Defenseman Erik Karlsson is apparently not a happy camper right now. The Ottawa Senators prospect, who has three assists through nine games this season, is heading to Binghamton to play with the American League’s Sens; not exactly the destination he was hoping for when he came over from Sweden this summer.
Dropping rookies back to junior (or in the case of most Europeans, the minors) is a common practice these days and with that famous nine-game window – the point at which a year comes off their entry level contract – closing on most players right now, it’s interesting to see who stays and who goes.
Luca Sbisa has already been sent back to the Western League by Anaheim, while Colorado’s dynamic teen duo of Matt Duchene and Ryan O’Reilly have been given the green light to find houses in Denver. John Tavares, Dmitry Kulikov and Tyler Myers can also feel safe.
But for those who go, such as Karlsson, the demotion is a tough one. After all, the Sens were in desperate need of a true offensive defenseman to quarterback the power play and that’s the young Swede’s game. Three points in nine games isn’t setting the world on fire, but it’s not bad, either.
The Sens need to tread lightly here. I have to imagine Karlsson’s mindset right now is, if they didn’t want me this year, why didn’t I just stay in Sweden? After all, the B-Sens aren’t off to much of a start in the AHL this season and Karlsson would probably feel more comfortable in his native country.
At this point I must acknowledge that learning North American culture, putting in your dues by riding buses up and down the I-90 and playing 80 games plus playoffs is a great way to get prepared for the NHL grind; it’s just tough to appreciate when you’ve had a taste of charter planes and beautiful hotels.
Patient Zero? Ilya Zubov, former leading scorer on the B-Sens and now a much happier member of Salavat Yulaev Ufa in the Kontinental League. Zubov, who played 11 games over two seasons for Ottawa, never seemed to be happy in Binghamton and when he didn’t make the big squad this year (reports said he was out of shape when he showed up), the writing was on the wall.
First-rounder Brian Lee (ninth overall in 2005) is also suiting up for Bingo this year after spending the majority of last season in Ottawa. Think he’s getting a bit squirrelly after leaving the University of North Dakota after his sophomore season in 2007?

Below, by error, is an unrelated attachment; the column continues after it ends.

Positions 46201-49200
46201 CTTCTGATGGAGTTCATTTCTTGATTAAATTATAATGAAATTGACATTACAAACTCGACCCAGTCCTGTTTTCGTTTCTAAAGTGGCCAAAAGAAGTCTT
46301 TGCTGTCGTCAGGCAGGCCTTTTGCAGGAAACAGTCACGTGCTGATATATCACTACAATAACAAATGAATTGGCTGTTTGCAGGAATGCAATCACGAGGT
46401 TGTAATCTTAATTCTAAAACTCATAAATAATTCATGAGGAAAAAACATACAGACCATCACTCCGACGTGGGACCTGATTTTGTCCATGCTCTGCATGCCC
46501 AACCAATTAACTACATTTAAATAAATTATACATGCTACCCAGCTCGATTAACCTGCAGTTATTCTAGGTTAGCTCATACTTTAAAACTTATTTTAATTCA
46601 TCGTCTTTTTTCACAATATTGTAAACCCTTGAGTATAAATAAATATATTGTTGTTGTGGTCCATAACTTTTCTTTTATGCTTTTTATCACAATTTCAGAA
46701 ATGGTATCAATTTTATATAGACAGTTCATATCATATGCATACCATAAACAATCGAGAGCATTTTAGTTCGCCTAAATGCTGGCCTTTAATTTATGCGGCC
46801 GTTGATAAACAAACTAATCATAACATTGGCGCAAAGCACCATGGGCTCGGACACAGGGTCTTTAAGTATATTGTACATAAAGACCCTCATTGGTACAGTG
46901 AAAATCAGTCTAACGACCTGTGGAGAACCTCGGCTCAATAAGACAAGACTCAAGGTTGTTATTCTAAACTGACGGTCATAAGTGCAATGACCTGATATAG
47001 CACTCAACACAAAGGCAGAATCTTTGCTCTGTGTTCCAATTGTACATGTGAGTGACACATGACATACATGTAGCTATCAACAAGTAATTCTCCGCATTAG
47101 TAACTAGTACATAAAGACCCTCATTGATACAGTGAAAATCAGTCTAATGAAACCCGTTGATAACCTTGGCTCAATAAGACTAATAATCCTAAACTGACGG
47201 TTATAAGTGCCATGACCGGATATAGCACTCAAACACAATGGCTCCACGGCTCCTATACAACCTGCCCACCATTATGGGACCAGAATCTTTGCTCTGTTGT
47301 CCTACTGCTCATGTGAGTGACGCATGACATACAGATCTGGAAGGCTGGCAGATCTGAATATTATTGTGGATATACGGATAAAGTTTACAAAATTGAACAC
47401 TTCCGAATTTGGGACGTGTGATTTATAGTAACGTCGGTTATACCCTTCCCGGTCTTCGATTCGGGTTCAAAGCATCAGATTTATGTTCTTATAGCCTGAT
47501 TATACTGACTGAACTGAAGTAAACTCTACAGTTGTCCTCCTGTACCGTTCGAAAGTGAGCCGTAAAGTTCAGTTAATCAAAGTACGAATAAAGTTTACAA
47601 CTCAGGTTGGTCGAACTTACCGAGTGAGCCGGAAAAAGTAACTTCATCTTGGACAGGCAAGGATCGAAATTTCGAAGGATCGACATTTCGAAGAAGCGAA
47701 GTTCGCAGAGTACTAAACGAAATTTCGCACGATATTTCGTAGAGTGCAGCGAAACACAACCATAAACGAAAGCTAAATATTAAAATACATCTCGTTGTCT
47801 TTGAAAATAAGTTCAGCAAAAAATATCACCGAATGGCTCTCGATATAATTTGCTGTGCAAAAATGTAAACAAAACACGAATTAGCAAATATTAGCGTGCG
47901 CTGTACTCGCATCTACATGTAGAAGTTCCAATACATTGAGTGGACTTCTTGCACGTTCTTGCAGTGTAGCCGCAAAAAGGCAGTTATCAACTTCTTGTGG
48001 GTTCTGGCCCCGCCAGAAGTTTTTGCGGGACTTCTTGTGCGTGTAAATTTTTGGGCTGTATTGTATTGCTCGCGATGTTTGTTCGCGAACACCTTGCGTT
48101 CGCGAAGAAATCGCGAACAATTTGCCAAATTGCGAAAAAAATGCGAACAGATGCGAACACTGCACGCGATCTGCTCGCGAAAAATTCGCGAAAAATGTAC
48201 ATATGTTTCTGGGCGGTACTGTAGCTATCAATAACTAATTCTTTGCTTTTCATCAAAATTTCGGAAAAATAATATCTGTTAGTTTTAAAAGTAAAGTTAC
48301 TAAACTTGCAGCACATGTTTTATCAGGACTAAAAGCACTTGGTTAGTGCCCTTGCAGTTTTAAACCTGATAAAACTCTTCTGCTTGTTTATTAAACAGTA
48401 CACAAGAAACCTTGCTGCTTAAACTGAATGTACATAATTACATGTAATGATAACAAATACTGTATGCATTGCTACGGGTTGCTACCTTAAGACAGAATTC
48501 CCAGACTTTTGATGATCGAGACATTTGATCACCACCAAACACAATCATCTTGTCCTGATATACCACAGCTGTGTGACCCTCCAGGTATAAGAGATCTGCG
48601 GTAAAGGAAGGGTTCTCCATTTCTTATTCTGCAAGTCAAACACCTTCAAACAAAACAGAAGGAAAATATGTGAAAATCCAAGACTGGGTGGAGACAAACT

Maybe Ottawa’s cool with the slow burn. After all, the Sens are sitting second in the Northeast Division right now, so why mess with a good thing? Some of the franchise’s best prospects are college kids (Louie Caporusso at Michigan and Patrick Wiercioch with Denver) with several more years on the clock before graduation, so there’s no rush. But they may be playing with fire when it comes to some of the other kids.
Alienating Karlsson right now when he’s already been touted as a future building block doesn’t bode well for a Sens team that has had trouble churning out and keeping its own elite talent since the turn of the century when Jason Spezza, Ray Emery and Anton Volchenkov all made their way through the development process and into the NHL (Andrej Meszaros could be included, but the Sens traded him after just three NHL seasons).
The Ottawa brass may not be in the wrong here, but if the end result is another unhappy prospect, it doesn’t really matter who has the moral high ground, does it?
Ryan Kennedy is a writer and copy editor for The Hockey News magazine, the co-author of the book Hockey’s Young Guns and a regular contributor to THN.com. His blog will appears Monday and Wednesday, his column – The Straight Edge – every Friday, and his prospect feature, The Hot List appears Tuesdays.
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